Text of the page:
NOTE: The content below contains the first few paragraphs of the printed article and the titles of the sidebars and boxes, if applicable.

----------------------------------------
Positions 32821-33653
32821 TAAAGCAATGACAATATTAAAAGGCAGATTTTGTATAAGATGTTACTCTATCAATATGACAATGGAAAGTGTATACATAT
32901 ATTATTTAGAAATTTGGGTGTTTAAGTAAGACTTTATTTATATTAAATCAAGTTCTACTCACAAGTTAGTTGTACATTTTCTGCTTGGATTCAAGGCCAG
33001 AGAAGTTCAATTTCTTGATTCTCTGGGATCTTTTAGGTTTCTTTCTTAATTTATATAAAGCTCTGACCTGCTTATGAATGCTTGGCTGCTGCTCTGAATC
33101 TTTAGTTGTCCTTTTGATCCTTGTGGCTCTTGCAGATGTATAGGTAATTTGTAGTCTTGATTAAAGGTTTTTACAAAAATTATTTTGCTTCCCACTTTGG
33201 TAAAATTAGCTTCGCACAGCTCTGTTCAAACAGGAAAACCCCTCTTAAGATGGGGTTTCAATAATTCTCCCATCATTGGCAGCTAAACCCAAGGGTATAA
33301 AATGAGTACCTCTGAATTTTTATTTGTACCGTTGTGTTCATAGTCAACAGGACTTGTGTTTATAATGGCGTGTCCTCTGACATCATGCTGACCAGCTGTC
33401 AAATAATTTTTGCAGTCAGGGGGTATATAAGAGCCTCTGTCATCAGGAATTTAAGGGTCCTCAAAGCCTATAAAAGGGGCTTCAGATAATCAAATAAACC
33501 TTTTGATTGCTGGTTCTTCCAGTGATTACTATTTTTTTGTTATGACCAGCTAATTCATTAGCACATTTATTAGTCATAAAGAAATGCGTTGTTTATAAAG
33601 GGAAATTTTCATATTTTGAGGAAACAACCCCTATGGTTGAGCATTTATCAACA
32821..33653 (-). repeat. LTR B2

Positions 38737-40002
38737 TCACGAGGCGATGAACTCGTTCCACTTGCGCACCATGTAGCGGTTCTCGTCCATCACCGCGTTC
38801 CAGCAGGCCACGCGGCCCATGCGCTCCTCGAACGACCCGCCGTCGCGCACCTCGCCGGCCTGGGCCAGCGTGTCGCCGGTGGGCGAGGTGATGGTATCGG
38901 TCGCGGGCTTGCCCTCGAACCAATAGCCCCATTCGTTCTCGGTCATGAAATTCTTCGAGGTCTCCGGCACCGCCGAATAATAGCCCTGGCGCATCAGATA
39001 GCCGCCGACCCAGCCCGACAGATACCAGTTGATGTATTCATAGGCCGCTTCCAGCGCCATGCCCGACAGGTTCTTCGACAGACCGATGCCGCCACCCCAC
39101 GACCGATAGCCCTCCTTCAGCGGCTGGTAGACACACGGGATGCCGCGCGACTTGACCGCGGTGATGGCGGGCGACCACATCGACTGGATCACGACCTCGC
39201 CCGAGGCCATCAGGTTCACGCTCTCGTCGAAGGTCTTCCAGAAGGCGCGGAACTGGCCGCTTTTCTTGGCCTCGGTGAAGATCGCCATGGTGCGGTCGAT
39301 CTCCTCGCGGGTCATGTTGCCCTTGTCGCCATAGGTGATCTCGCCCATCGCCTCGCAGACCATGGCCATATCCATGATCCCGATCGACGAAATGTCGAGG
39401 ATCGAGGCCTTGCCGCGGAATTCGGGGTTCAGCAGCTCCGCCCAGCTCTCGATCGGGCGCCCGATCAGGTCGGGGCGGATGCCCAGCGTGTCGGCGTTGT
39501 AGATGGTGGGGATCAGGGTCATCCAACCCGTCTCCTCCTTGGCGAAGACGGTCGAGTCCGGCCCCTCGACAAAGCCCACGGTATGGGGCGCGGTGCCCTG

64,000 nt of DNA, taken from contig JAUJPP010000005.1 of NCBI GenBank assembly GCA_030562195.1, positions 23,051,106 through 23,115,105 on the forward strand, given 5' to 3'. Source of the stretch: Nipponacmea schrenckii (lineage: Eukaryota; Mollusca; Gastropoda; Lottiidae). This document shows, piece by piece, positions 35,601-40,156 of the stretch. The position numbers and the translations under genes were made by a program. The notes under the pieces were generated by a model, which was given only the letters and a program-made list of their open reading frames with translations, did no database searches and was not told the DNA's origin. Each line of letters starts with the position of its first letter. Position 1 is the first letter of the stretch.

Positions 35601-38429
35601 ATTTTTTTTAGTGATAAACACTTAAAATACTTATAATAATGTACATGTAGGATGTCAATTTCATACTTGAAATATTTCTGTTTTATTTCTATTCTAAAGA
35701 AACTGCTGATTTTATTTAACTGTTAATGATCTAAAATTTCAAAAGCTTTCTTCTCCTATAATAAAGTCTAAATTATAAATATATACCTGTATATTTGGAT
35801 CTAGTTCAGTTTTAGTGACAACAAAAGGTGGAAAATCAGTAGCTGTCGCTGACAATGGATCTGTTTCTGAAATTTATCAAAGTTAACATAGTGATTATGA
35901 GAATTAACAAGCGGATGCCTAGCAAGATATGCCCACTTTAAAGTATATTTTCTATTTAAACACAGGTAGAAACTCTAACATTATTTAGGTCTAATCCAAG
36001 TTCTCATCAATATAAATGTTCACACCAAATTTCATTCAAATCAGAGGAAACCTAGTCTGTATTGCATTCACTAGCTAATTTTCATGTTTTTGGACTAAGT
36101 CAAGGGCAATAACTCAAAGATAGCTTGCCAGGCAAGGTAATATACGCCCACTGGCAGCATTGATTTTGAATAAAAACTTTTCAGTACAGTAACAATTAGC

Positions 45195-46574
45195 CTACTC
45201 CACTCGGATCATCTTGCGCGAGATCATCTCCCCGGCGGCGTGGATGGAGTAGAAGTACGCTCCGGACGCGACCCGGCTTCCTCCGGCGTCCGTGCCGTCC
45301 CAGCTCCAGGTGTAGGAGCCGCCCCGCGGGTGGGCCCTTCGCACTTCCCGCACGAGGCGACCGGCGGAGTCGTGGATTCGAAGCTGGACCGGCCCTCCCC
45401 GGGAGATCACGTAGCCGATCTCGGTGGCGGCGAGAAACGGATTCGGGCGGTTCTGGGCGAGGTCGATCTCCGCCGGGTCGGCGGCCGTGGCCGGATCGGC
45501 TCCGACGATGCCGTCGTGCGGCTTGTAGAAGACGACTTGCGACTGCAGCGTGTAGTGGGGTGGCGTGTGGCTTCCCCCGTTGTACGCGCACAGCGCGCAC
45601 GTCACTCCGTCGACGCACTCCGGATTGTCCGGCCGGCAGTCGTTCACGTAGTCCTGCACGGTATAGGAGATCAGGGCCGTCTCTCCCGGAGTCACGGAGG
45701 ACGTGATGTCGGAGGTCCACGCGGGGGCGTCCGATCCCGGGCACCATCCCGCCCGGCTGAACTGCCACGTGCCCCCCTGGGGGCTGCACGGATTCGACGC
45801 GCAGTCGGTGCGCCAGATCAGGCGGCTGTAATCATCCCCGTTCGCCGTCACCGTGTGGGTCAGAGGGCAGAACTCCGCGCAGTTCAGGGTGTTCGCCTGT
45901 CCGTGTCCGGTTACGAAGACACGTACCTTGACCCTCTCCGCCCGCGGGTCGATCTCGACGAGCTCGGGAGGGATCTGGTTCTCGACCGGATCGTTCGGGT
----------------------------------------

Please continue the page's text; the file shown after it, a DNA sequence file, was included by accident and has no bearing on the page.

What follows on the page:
Making a case for getting the brand name right What’s in a Name? A new brand name must inherently – through the image it conveys, the way it sounds, and the way it rolls off someone’s tongue – describe the essence of the brand and the advantages that a user would enjoy. Think of how simply and powerfully Claritin conveys its benefits to allergy sufferers. Other examples of names that clearly convey their qualities include Alavert, which helps users “avert allergies,” and Prevacid, which “prevents acid.” Though acid is pronounced differently, the message is still crystal clear. Some successful brand names may not have such an obvious connection to their benefits, but are backed by massive advertising spending. For example, though the name Nexium hardly conveys heartburn relief, the advertising message touting Nexium as that miraculous “little purple pill” keeps it jumping off the shelves. Still, companies without big bucks to invest in a marketing program need to choose a brand name that instantly paints a picture of the product’s benefits. But getting the name right is not that simple. It entails far more than a few brainstorming sessions where everybody puts sounds together hoping to form that magical word. An effective brand name comes from a well-orchestrated process called strategic pharmaceutical industry naming (SPIN), which comprises several steps. 1. Evaluate the marketplace. Go online to find out what potential users, physicians, industry leaders, and others are saying about the medical condition that the drug treats and competitive products already on the market. This research will uncover how potential users feel, including which names and messages motivate them and which offend them. For example, most seniors would be turned off by a product touted as a cure-all or a name that connotes youth. They would probably prefer a name associated with a higher quality of life. This research also will uncover what motivates physicians to prescribe certain pharmaceutical products, based on their medical knowledge; conversations with patients over the years; and other factors. Opinions of industry leaders, family members, and other influential professionals, such as nurses, nurse educators, and therapists, also can be gleaned. All this information will help identify what the targeted audience needs and the right messages to reach that audience. 2. Develop a list of potential names. Start creating a list of names that sound like or are in some way associated with the product. Use variations on spellings and sounds to come up with a few hundred names. Then log onto the U.S. Patent and Trademark Office Website at uspto.gov and click on “trademarks” to view which names are already being used and these should be automatically eliminated. This process should purge the list down to 50 to 75 names. 3. Talk to the marketplace. Review the findings from the marketplace evaluation (Step 1) and set up in-person and phone interviews with potential users and other influential persons identified in the online research. Ask in-depth questions about attitudes, perceptions, motivators, and other factors to confirm or modify the initial analysis. For example, if the drug treats heartburn, what words or sounds make users feel relief and comfort? 4. Narrow the list to five names. Using all the information and analysis collected thus far, sit down with key people on the team – senior company executives, marketing and communications directors, legal counsel, the advertising agency, and others – to select the five best names. Be sure to consider practical criteria, such as trademark availability and legal considerations, as well as gut feelings. 5. Test names with visualized concepts. Work with the advertising agency or in-house creative team to develop pseudo ads, visual concepts that resemble newspaper and magazine advertisements. Mix and match names and text with different color and typography treatments. Test reactions to the different concepts through separate focus groups that comprise potential users, physicians, and others. Use a perceptual mapping process where participants rank names and text-visual combinations based on qualities important to them, recall, and other factors. To further test reactions to the visualized concepts, consider one-on-one interviews with potential users, doctors, and other key groups. This qualitative research can help to determine which names match the “self concept” of those using and prescribing the drug and thus evoke the most favorable reactions. Plus, very quickly the names that people dislike will become apparent. 6. Select brand name and launch marketing program. Choose a name that best captures the essence of the brand, enhances recall, and helps stake out ground in the marketplace. Try to select a name that conveys the product’s benefits as opposed to the symptoms it treats. One exception is the allergy drug Allegra, which “screams” the problem instead of the solution. On the other hand, it reminds many of the musical term Allegro, used to describe an upbeat song from an orchestra. This is positive, but hardly related to allergy relief. Yet Allegra is easy to enunciate and to remember and, again, is backed by a major advertising campaign. The right name – along with the insights gained from the SPIN process – can give the advertising and marketing program a head start. From the beginning, marketers will be able to develop the right strategies and craft messages that motivate their targeted audience. Plus, they will be able to determine the most cost-effective tactics such as print ads, radio/TV ads, direct mail, public relations, and others. Walter Guarino, a 30-year industry veteran and frequent lecturer on marketing and research, is president of Insight|SGW, an integrated marketing communications firm based in Montville, N.J. For more information, visit sgw.com. F PharmaVoice welcomes comments about this article. E-mail us at email@example.com. A name can mean the difference between Success or failure, especially when companies invest substantial dollars to launch a new drug, a new line of drugs, or a new ingredient. Unless the company is a household name with plenty of resources to pour into testing different advertising strategies, selecting the right brand name is critical. And it can pave the way to a targeted and cost-effective marketing program. Walter Guarino, president, of Insight/SGW, Montville, N.J., says getting the right brand name is not that simple. It entails far more than a few brainstorming sessions where everybody puts sounds together hoping to form that magical word. Walter Guarino a case study: Natrulon, from Lonza … naturally Sometimes a product’s qualities are so clear that a company’s branding team doesn’t need to rack its brains going through hundreds of names, as long as the few names considered are not already trademarked. Officials from Lonza, who were introducing a new line of ingredients that aid skin lightening, skin repair, and preservation, wanted a name that suggested organic and natural. This entire product line contains ingredients naturally derived from plants, generally recognized as safe. Though the line would be marketed primarily to R&D managers, formulators, and sales/marketing executives of firms that manufacture personal-care products, the same naming process was employed as for drugs targeted to consumers and physicians. First, the Insight|SGW team created names similar to the word “organic” but it was quickly determined that Organica was already trademarked as a skin-care product. Even if another variation of the word organic was available, it would have been foolish to market this name against an existing personal-care product that already had its share of brand-name recognition. Then the branding team focused on the word natural and struck gold – after some initial frustration. The team took the letters “natur” followed by virtually every letter and combination of letters and developed a list of more than 100 possibilities. But this led to a dead end, since every one had already been trademarked. The solution came quickly. The team simply transposed two letters, deleted another, and came up with “natrul.” A closer look revealed that the middle three letters “tru” underscored the product’s qualities, suggesting that it was truly natural and pure. But it got even better. After considering names such as natrulan and natruline (referring to the company’s line of products,) the Insight|SGW team was able to incorporate the company’s name, Lonza. The winning name: Natrulon. By inherently stressing qualities such as natural and true, the name Natrulon dictated brand positioning and enabled us to create the tag line: from Lonza … naturally. For the logo, we used a lower-case initial n, put the middle three letters in bold, and incorporated a rendering of a water droplet to further convey its natural and pure qualities. Remember that every brand-naming process is different, depending on the critical benefits, names available, the ability to manipulate letters, and a little luck. Making a case for getting the brand name right